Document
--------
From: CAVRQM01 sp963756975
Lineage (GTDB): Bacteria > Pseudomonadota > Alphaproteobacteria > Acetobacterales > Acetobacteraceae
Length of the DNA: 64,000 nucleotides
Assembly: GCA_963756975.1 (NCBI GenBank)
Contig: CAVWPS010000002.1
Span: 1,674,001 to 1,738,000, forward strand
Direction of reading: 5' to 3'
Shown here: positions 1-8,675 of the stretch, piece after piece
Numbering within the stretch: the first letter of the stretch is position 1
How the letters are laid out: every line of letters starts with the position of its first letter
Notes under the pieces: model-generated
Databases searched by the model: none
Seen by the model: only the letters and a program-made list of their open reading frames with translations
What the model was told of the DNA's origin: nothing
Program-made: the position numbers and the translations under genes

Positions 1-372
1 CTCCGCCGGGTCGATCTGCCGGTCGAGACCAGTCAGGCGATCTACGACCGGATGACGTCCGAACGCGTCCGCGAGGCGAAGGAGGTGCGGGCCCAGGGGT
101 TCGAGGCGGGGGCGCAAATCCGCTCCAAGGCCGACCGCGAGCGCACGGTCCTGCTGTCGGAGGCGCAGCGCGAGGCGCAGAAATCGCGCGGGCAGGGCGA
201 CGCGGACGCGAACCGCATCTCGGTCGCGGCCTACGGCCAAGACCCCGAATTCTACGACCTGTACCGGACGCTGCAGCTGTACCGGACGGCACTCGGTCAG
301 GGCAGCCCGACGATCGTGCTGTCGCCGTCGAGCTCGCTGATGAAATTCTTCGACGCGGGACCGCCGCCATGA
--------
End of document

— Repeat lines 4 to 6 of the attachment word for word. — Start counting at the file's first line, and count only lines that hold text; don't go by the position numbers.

Assembly: GCA_963756975.1 (NCBI GenBank)
Contig: CAVWPS010000002.1
Span: 1,674,001 to 1,738,000, forward strand